She finished the painting and stood in the middle of the room gazing at her hard work. It had not been an easy job, lots of attention to detail and she was such a stickler for detail. It had to be right this time around; the perfect room to reflect her innermost self. Colors had always played an important part in her life and she was, at least in her own mind, one of the few people alive that could properly express their true inner feelings via Sherman Williams Latex,Satin or Gloss.
When they had bought the house so many years ago, the first thing she had done was begin the restoration, a transformation really. Paint cans, drop cloths, brushes, containers of turpentine had been scattered about the house. Being a slight bit A.D.D, finishing one room at time was just not within her scope of reality. Her husband had realized that fact from early on, so he just tried to stay out of her way as she moved from room to room, wall to wall, painting the pastel colors of pink, teal, and cream to reflect her contentment with her life. Things were calm back then, smooth was her life; smooth as the satin coating on the chair rail.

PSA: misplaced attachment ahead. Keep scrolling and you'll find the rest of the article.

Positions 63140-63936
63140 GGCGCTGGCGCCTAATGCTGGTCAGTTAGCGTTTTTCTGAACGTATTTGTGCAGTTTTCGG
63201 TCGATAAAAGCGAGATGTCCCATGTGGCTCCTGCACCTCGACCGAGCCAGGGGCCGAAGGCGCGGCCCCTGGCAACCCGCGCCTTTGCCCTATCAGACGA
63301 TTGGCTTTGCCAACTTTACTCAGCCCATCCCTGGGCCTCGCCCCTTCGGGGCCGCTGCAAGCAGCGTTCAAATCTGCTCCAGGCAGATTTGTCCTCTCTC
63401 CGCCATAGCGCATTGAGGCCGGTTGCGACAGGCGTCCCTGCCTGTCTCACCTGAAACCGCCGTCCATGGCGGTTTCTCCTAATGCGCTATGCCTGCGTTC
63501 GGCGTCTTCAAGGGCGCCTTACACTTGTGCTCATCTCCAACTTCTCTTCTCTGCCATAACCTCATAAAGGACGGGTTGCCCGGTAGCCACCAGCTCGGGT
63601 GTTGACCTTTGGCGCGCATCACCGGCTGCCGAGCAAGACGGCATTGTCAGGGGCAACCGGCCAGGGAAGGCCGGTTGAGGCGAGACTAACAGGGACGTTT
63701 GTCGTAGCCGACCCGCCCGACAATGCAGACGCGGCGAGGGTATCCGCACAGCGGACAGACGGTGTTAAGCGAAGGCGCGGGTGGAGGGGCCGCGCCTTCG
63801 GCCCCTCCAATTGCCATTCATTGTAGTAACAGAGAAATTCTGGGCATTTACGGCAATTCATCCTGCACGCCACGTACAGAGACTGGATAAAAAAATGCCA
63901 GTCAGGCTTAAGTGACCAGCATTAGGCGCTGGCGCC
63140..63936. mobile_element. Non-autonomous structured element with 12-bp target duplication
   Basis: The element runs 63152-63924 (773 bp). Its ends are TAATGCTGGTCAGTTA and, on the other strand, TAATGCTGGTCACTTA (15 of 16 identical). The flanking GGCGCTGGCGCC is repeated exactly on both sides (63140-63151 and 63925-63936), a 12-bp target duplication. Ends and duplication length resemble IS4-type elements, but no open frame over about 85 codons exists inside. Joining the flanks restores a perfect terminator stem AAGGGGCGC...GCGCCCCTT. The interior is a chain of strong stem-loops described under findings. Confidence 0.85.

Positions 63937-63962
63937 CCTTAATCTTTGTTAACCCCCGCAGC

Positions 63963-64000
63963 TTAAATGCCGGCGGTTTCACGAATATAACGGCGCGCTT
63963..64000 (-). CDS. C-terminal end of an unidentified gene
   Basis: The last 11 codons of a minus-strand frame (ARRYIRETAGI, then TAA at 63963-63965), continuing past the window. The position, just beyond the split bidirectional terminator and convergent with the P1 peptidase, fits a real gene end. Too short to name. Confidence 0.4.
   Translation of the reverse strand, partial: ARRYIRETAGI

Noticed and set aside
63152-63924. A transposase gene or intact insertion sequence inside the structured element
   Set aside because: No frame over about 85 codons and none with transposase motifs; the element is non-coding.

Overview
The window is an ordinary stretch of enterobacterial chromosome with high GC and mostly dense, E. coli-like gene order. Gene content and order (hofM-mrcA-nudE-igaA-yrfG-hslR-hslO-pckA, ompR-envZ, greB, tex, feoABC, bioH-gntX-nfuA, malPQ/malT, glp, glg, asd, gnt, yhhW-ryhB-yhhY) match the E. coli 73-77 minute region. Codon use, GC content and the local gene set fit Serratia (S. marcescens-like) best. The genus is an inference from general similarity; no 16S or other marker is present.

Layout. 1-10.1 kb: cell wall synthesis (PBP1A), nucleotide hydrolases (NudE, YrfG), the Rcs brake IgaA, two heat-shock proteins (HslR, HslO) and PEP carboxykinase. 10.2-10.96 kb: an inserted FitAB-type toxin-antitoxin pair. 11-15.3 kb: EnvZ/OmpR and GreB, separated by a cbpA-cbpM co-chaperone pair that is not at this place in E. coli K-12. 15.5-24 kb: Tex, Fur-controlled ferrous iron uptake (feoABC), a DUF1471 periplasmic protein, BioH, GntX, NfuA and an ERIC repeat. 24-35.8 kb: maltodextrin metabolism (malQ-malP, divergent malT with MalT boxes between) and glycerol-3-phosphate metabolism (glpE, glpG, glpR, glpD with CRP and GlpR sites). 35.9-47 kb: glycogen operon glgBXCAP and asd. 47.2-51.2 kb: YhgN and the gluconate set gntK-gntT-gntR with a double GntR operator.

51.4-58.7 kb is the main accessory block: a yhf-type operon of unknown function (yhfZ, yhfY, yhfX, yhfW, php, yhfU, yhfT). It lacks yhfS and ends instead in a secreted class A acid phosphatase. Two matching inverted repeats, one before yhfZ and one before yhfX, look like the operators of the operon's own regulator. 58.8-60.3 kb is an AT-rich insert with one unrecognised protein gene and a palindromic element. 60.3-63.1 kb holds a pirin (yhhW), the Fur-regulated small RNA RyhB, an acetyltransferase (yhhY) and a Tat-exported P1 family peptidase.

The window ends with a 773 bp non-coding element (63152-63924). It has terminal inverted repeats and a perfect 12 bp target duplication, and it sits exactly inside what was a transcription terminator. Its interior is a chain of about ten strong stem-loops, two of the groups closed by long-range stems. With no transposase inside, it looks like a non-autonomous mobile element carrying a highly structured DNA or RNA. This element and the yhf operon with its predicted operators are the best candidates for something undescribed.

Years passed quickly, as they are often apt to do. Her life became a whirlwind of activity. Kids, social butterflying, working toward being a supermom like all of her friends, “frantic is the way” became her mantra. She stretched herself thin so to create a decorum of perfection. She had to show the world just how vibrant her life had become, again mostly in her own mind. Out came the paint paraphernalia and the interior of her house now assumed the colors of her life. Bold reds, shocking blues, vibrant greens and small splashes of delusional orange, just enough to catch your eye and make you start to wonder, “Was her life really all it was cracked up to be?” Perception is reality for some, but especially for her, reality was defined in the colors of her life.
Little by little as time marched on it did to her as it does to everyone; create a vacuum. Kids grow up and away, friends slide to the peripheral and her whorl-wind of the moment in primary colors began to fade. The tints began to separate as loved ones near and dear began to fall by the wayside. Life now had become more than she could bear and once again it was time to repaint the house and change the final hue of her humanity.
She stood old and gray, alone with her sadness, paint brush in hand, it hung at her side. The windows were shut so not a breeze kissed her face as she allowed her eyes to gaze at the walls. Black was the paint, flat and cold, perhaps a true reflection of all that there was left in her life. From the ceiling to the floor the color wrapped her in the starkness of being alone. It had been a good life but for her she knew it was soon to be over, The proof was on the walls, the colors were all gone.
Thinking Ten: Plot Thickens, Thursday: